With Back to the Future: The Game, it seems Telltale Games’ relationship with Universal has paid off, so much so that the San Rafael company is ready for more than just an Amblin encore; they’re looking to take us back to Jurassic Park. We recently got brief hands-on time with the PC version (it's coming to Mac as well) of Jurassic Park: The Game with a demo set deep within the park.
Just like Back to the Future, Telltale isn’t remaking any of the movies nor is it continuing the story from the third and last film. Jurassic Park: The Game is set in between the first and second movies and uses that timeline gap to introduce us to a new cast of characters.
This demo shows Gerry Harding, the park’s chief vet, his daughter Jess and a passed-out woman named Nina. It also happens that Nina’s role in the story involves the recovery of the Barbasol can from the first movie. The Hardings are trying to get Nina to a shelter and treat her injures (presumably dinosaur-inflicted). Along the way we see familiar settings and situations from the films: the feeling of isolation of being in the SUV trail at night, an attempt at corralling a dinosaur into its pen, and the obligatory scene with a T-Rex facing off against a Triceratops. Incidentally, these dinosaurs are two of the most impressively detailed characters that Telltale has ever designed and also helps set the tone for the game’s visual style; it’s a departure from the developer/publisher’s more cartoony faire.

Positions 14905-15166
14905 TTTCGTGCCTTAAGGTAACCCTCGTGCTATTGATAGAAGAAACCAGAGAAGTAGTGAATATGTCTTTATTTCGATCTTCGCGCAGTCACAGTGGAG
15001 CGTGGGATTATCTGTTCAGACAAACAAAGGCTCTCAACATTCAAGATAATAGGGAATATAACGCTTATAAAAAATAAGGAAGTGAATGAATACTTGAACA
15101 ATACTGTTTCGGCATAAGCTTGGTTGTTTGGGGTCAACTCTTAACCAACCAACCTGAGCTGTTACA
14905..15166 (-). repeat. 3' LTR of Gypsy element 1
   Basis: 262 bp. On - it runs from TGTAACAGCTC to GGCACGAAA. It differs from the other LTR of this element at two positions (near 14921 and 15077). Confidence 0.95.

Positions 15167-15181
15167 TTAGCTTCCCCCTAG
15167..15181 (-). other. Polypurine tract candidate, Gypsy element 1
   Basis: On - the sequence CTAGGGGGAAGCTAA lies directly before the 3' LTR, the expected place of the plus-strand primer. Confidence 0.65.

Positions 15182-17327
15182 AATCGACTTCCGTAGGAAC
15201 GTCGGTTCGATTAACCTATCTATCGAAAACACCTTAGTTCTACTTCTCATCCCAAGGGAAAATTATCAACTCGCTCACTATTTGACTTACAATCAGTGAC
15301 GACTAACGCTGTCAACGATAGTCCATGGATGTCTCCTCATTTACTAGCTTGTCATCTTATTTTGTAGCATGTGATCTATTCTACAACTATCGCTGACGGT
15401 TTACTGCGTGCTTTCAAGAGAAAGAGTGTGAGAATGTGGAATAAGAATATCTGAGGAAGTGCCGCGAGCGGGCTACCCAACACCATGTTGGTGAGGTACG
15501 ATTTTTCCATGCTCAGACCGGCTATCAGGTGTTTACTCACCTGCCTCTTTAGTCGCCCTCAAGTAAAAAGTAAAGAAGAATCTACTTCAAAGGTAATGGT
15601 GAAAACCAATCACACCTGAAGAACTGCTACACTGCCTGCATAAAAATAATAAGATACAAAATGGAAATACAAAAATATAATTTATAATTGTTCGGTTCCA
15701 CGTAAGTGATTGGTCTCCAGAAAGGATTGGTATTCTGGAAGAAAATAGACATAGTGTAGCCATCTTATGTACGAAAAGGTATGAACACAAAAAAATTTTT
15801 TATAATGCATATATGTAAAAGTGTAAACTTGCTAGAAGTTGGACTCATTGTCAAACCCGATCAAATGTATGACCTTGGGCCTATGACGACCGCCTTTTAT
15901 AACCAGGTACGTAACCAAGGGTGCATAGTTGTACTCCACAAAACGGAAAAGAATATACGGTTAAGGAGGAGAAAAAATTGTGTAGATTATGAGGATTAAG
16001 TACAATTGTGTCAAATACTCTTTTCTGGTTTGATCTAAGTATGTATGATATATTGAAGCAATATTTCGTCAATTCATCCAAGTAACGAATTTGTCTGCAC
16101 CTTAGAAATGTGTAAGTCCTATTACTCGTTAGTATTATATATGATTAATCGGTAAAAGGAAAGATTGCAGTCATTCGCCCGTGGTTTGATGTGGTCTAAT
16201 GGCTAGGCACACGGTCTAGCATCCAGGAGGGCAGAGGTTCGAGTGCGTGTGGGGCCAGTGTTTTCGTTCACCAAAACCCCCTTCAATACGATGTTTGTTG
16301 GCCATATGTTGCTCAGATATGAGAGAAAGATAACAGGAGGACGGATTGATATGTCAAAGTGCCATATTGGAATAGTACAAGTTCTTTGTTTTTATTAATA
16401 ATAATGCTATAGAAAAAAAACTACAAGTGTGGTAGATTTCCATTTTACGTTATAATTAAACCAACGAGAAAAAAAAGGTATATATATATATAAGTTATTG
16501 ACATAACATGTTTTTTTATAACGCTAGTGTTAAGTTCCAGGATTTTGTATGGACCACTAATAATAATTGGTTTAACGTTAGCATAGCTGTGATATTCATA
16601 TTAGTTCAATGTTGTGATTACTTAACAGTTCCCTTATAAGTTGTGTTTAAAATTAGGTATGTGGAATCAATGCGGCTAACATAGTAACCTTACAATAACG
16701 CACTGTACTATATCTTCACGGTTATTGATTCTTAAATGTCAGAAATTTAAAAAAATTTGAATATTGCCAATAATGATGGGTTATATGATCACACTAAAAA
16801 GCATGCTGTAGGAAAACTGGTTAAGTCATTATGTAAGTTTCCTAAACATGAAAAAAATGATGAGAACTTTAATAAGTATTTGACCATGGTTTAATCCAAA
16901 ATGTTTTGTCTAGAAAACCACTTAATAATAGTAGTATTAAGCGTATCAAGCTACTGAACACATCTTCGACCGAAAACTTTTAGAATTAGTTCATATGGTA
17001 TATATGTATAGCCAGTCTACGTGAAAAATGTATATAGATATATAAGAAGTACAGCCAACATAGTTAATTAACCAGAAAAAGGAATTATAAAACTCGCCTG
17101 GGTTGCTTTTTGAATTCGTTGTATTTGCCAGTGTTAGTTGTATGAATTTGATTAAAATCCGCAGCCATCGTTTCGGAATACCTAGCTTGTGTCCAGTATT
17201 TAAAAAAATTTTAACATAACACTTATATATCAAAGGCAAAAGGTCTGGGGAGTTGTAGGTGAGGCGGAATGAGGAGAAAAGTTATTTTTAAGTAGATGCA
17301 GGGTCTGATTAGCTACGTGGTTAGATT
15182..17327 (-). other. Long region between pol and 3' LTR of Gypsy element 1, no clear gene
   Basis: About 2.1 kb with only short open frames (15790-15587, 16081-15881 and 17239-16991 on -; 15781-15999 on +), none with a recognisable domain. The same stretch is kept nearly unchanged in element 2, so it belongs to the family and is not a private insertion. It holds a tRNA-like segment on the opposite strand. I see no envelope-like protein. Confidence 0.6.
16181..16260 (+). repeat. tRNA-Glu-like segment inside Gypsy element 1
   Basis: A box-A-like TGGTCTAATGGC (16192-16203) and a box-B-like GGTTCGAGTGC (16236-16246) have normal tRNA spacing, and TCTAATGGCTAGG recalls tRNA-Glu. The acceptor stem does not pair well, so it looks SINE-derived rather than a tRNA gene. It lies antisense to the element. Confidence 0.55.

Ever since Jurassic Park’s announcement, I was curious how Telltale—a company normally associated with games that are slower than most console adventure games—would treat a film series that’s not short of fast-paced scenes. If this demo is any indication, Telltale looks to branch out from their point-and-click pedigree, giving Jurassic Park the quick time event-driven gameplay of Heavy Rain.
I was called upon to pull off a variety of button inputs from the Y button to the left bumper. Like Heavy Rain, Jurassic Park tries to implement button commands relevant to the action performed. At one point Gerry was doing some heavy lifting, so it would make sense that I had to rapidly press on the X button as he’s lifting. At one point Jess was in the midst of a foot chase, briefly hiding behind a tree. I was then given the option of escaping left or right.
Using the same five-episode format of other Telltale games, Jurassic Park may not have the same decision-based depth and long-term consequence gameplay as Heavy Rain, but it’s not short of dramatic outcomes. Expect to suffer from many fatal injures as well as being lunch for the T-Rex (the game then brings you back to the beginning of the event sequence). I don’t know if it was for the benefit of the media guests at this preview event, but the difficulty was very forgiving, so I had to intentionally trigger these scenes where I was stepped on, thrown in the air, and crushed inside an SUV.
It’s still too early to tell how a full episode of the game will capture the tension and pacing of the films, but this demo gives us many reasons to be optimistic. As Heavy Rain showed, persistent QTE gameplay can be complemented with good character development and well-thought-out visual direction. At least we’re pretty sure Jurassic Park won’t have anything as creepy as a shopping mall clown.